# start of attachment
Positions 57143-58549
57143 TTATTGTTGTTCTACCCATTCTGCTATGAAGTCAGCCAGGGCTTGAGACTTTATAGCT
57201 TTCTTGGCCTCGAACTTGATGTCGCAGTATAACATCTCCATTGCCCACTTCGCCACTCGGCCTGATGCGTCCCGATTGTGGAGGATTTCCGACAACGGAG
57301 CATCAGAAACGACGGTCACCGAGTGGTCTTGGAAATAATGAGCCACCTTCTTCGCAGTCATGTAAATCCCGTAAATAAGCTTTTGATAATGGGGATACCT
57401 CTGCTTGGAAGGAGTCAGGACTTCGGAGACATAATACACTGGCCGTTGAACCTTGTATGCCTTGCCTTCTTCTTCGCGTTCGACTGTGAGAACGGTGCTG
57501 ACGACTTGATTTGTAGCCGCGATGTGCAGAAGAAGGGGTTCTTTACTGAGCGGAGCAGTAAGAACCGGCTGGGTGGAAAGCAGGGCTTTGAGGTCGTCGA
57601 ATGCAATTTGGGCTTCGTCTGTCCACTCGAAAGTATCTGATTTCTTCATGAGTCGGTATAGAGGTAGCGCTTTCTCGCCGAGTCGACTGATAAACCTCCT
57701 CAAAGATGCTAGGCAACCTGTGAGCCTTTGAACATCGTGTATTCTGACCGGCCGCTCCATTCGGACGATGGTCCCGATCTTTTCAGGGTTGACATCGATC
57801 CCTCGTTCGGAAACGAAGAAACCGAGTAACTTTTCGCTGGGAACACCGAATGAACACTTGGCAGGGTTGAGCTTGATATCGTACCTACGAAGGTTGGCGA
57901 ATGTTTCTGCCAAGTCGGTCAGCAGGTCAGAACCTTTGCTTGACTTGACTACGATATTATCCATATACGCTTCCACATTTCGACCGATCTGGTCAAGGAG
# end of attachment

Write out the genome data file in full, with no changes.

Positions 57143-58549
57143 TTATTGTTGTTCTACCCATTCTGCTATGAAGTCAGCCAGGGCTTGAGACTTTATAGCT
57201 TTCTTGGCCTCGAACTTGATGTCGCAGTATAACATCTCCATTGCCCACTTCGCCACTCGGCCTGATGCGTCCCGATTGTGGAGGATTTCCGACAACGGAG
57301 CATCAGAAACGACGGTCACCGAGTGGTCTTGGAAATAATGAGCCACCTTCTTCGCAGTCATGTAAATCCCGTAAATAAGCTTTTGATAATGGGGATACCT
57401 CTGCTTGGAAGGAGTCAGGACTTCGGAGACATAATACACTGGCCGTTGAACCTTGTATGCCTTGCCTTCTTCTTCGCGTTCGACTGTGAGAACGGTGCTG
57501 ACGACTTGATTTGTAGCCGCGATGTGCAGAAGAAGGGGTTCTTTACTGAGCGGAGCAGTAAGAACCGGCTGGGTGGAAAGCAGGGCTTTGAGGTCGTCGA
57601 ATGCAATTTGGGCTTCGTCTGTCCACTCGAAAGTATCTGATTTCTTCATGAGTCGGTATAGAGGTAGCGCTTTCTCGCCGAGTCGACTGATAAACCTCCT
57701 CAAAGATGCTAGGCAACCTGTGAGCCTTTGAACATCGTGTATTCTGACCGGCCGCTCCATTCGGACGATGGTCCCGATCTTTTCAGGGTTGACATCGATC
57801 CCTCGTTCGGAAACGAAGAAACCGAGTAACTTTTCGCTGGGAACACCGAATGAACACTTGGCAGGGTTGAGCTTGATATCGTACCTACGAAGGTTGGCGA
57901 ATGTTTCTGCCAAGTCGGTCAGCAGGTCAGAACCTTTGCTTGACTTGACTACGATATTATCCATATACGCTTCCACATTTCGACCGATCTGGTCAAGGAG